Now you might be thinking, “Why is he talking about Dropbox? That’s so last decade!” You’d be kind of correct. Dropbox rose to prominence over competitors because it offered one thing they didn’t: integration with the desktop. However, the competitors caught up, and then a new one entered the field with something that made users’ lives even easier. That someone else was Google, and that something was Drive.
With Drive, Google went beyond solving a problem in how people did one task. It solved the issue of connecting tasks, giving people the ability to easily create files in the same software used to share files. People and organizations loved it. By the time Dropbox started playing catch-up, it was already too late.
That doesn’t mean Google’s dominance is untouchable. In the fast-paced world of product development, there’s always someone ready to innovate on your innovation. In the case of Google, those emerging competitors are companies like Notion, a customer of ours, that saw the weaknesses in what had started as one of the company’s biggest strengths — its interconnected ecosystem.
Notion took the opposite approach to connectedness, bringing the concepts of centralized content creation and sharing to new levels, with flexibility and integration capabilities that Google didn’t have. Go figure; people found the ability to integrate external content of all types — to-do lists, Miro boards, design prototypes, videos — really useful. Now, in addition to documents and spreadsheets, they could make lots of different things like roadmaps, databases and even Kanban. It changed the experience and made their lives easier. That helped Notion reach a $10 billion valuation.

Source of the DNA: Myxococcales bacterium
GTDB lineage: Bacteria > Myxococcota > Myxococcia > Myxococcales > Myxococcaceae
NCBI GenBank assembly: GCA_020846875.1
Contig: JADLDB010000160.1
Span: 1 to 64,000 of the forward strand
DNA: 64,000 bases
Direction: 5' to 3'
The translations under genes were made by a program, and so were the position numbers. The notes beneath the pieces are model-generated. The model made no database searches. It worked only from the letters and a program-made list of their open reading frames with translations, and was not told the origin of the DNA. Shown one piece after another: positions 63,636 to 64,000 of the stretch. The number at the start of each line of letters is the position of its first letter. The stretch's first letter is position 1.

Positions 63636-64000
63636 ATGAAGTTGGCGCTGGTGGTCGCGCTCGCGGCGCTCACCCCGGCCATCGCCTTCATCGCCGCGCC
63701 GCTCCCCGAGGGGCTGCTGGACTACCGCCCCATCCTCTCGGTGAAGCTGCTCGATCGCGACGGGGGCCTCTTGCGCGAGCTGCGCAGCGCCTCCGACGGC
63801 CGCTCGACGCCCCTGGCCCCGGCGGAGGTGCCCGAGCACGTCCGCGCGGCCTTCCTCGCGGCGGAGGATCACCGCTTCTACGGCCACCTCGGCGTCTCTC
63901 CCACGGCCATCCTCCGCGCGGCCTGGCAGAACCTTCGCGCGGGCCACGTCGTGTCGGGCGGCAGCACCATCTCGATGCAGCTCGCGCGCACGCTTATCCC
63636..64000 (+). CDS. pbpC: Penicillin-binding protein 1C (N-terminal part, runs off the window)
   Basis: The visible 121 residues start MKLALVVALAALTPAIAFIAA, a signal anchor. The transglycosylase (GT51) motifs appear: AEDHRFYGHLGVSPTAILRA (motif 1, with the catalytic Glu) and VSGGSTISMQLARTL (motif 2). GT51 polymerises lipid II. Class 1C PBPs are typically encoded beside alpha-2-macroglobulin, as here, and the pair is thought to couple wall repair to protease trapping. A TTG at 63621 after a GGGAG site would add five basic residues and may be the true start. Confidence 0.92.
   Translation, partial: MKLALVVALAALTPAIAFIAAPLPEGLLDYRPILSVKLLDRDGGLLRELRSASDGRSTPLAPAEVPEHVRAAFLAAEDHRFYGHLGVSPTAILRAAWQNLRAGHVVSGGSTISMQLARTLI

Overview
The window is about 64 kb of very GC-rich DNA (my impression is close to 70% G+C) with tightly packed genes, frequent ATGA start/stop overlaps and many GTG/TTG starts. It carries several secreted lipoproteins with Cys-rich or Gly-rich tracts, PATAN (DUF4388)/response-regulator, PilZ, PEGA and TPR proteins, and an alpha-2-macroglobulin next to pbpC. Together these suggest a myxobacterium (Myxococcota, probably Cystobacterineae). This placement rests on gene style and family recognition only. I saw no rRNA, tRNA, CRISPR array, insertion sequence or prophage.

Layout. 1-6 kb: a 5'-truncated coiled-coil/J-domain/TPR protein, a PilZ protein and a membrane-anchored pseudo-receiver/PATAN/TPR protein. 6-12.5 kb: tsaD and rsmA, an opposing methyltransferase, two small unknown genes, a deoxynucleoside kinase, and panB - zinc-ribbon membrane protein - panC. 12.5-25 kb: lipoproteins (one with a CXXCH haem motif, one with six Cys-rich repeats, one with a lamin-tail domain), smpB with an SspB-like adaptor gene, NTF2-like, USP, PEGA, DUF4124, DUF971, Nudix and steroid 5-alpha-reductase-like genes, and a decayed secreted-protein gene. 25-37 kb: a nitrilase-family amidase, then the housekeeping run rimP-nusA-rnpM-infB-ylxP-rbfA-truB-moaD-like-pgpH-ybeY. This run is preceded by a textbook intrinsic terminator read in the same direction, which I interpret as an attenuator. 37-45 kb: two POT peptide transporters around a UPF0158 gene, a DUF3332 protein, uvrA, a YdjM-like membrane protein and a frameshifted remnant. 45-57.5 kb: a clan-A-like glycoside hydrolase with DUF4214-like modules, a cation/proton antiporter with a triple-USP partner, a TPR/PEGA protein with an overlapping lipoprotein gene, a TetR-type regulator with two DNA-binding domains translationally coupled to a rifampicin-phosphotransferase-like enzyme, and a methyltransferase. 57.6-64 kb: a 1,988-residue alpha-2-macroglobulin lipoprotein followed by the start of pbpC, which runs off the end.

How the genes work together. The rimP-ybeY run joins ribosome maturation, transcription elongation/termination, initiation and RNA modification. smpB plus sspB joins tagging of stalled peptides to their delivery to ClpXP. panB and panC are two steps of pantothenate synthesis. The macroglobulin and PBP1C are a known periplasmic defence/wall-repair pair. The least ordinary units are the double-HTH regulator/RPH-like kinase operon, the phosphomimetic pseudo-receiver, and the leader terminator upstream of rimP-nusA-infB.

As the landscape for business technology procurement and usage continues to shift, an entirely new category of tools built to improve, not replace, parts of the enterprise tech stack has emerged. A great example is Spendesk’s virtual payment cards. Spendesk is a customer of ours and was wise not to position itself as a replacement but as an enabler. It’s not trying to take market share from traditional credit cards and bank accounts. Instead, it’s augmenting them in a way that makes the lives of the finance department and the people who have to report expenses to them easier. As of January, Spendesk is a member of the Unicorn club.
The IT department, with its less controlling but more integral new role in the organization, is not immune to the appeal of an easier life, and developers should always keep this in mind. In the case of my company, we knew that software downloads created a hassle for IT, so we made our video engagement solution browser-based. Then, we thought about what was important to the users, and we focused on giving them a better experience through promotion features, landing pages and other integrations that work without requiring a lot of work.
With the increasing levels of automation and integration combined with the emerging world of no-code development, it appears engineering will be the next job function to undergo a radical transformation. Making a solution that makes their lives easier could easily be a success.